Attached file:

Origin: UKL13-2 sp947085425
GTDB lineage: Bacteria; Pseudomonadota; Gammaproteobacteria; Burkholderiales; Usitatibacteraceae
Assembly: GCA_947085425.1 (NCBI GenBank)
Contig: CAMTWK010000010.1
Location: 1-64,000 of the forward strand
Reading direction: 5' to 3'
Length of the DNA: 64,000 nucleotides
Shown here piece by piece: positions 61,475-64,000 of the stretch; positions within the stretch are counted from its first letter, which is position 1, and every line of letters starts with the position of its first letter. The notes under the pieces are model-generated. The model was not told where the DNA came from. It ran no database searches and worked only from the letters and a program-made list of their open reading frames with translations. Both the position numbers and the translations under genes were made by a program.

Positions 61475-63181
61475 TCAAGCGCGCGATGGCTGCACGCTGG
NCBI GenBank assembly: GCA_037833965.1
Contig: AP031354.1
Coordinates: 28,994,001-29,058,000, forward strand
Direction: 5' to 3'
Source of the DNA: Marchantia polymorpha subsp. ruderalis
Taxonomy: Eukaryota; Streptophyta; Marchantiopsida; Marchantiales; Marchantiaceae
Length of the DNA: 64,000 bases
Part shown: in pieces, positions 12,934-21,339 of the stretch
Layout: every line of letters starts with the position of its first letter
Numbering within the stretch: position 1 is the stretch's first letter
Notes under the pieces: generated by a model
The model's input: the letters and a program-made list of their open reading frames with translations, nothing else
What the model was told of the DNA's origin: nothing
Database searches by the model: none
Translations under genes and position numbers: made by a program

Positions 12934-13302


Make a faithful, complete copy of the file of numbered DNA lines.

Origin: UKL13-2 sp947085425
GTDB lineage: Bacteria; Pseudomonadota; Gammaproteobacteria; Burkholderiales; Usitatibacteraceae
Assembly: GCA_947085425.1 (NCBI GenBank)
Contig: CAMTWK010000010.1
Location: 1-64,000 of the forward strand
Reading direction: 5' to 3'
Length of the DNA: 64,000 nucleotides
Shown here piece by piece: positions 61,475-64,000 of the stretch; positions within the stretch are counted from its first letter, which is position 1, and every line of letters starts with the position of its first letter. The notes under the pieces are model-generated. The model was not told where the DNA came from. It ran no database searches and worked only from the letters and a program-made list of their open reading frames with translations. Both the position numbers and the translations under genes were made by a program.

Positions 61475-63181
61475 TCAAGCGCGCGATGGCTGCACGCTGG
NCBI GenBank assembly: GCA_037833965.1
Contig: AP031354.1
Coordinates: 28,994,001-29,058,000, forward strand
Direction: 5' to 3'
Source of the DNA: Marchantia polymorpha subsp. ruderalis
Taxonomy: Eukaryota; Streptophyta; Marchantiopsida; Marchantiales; Marchantiaceae
Length of the DNA: 64,000 bases
Part shown: in pieces, positions 12,934-21,339 of the stretch
Layout: every line of letters starts with the position of its first letter
Numbering within the stretch: position 1 is the stretch's first letter
Notes under the pieces: generated by a model
The model's input: the letters and a program-made list of their open reading frames with translations, nothing else
What the model was told of the DNA's origin: nothing
Database searches by the model: none
Translations under genes and position numbers: made by a program

Positions 12934-13302